- Quality: Loki is not a scrub, nor is my in-character persona. I want this to look nice.
Notched lapels. This is the most common type of lapel, and it would assist me in making the top of the collar stand up behind the neck.
- Lack of pockets. Loki clearly has no pockets, and pockets look less formal. However, pockets are also really useful and coats are generally made to be practical. So the question really became how unobvious the pockets could be.
- Tailored fit. In laymen’s terms, how blobby does it make me look? Is there a chance of anyone figuring out where my waist is?
- Flow. Some coats are fairly straight up and down. I want the top to be more fitted but the bottom to have movement.
I find three potential coats, each about $20.
I end up with the longest of my three options. It’s real leather, but it’s kind of cheap. Cheap, however, also equate to thin here, which is actually helpful. The best quality coat had much thicker leather, and I had real fears about my sewing machine being able to handle it (fears that played out even with the thinner leather).
The coat’s a bit big, but I think I can deal with that…particularly since the leather is thin enough to potentially go through the sewing machine.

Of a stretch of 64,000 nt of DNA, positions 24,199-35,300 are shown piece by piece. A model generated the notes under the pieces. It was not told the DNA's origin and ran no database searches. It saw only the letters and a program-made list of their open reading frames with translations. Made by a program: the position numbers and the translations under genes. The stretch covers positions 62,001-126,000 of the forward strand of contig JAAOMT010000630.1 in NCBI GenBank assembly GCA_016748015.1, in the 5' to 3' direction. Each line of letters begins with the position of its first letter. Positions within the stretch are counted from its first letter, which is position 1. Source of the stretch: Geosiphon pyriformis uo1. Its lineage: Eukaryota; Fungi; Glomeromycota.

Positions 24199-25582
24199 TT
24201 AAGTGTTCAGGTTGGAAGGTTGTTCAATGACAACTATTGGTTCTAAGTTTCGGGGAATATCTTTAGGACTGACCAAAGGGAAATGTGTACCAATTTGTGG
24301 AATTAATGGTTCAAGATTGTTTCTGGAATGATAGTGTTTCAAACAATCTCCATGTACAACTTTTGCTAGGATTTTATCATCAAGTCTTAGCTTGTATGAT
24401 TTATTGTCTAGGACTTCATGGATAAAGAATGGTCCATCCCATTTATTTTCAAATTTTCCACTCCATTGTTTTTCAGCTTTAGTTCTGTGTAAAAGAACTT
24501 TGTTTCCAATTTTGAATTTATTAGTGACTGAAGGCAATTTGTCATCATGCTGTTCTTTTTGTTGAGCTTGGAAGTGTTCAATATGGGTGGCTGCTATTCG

It also has shoulder pads, which I am not thrilled with. As it turns out, those will become the biggest problem of the entire project. However, I’m pretty sure if I cut them out, the coat will hang funny. They are also really securely integrated into the overall structure. Removal would have required the cutting of fabric and probably partial removal of the sleeve, since the stitching runs clear through the padding. That would have been it’s own disaster. Loki’s jacket has rigid shoulders, so I’m going to take a cue from my reference images on this one.
The lapel, curse my luck, is a shawl lapel rather than a notched one. However, it runs most of the length of the coat, which offers options. It also is not overly tall, which is a plus. I’m not going for the Ming the Merciless look.
One coat had really obvious pockets, one had really unobvious pockets, and this one was in the middle. Stitching them closed will go a long way in disguising them.
There’s also a troublesome seam running horizontally at hip level. If it was at the waist, I’d be fine with it. But it’s not. I’m going to have to keep that seam in mind.
Smoothing the Wrinkles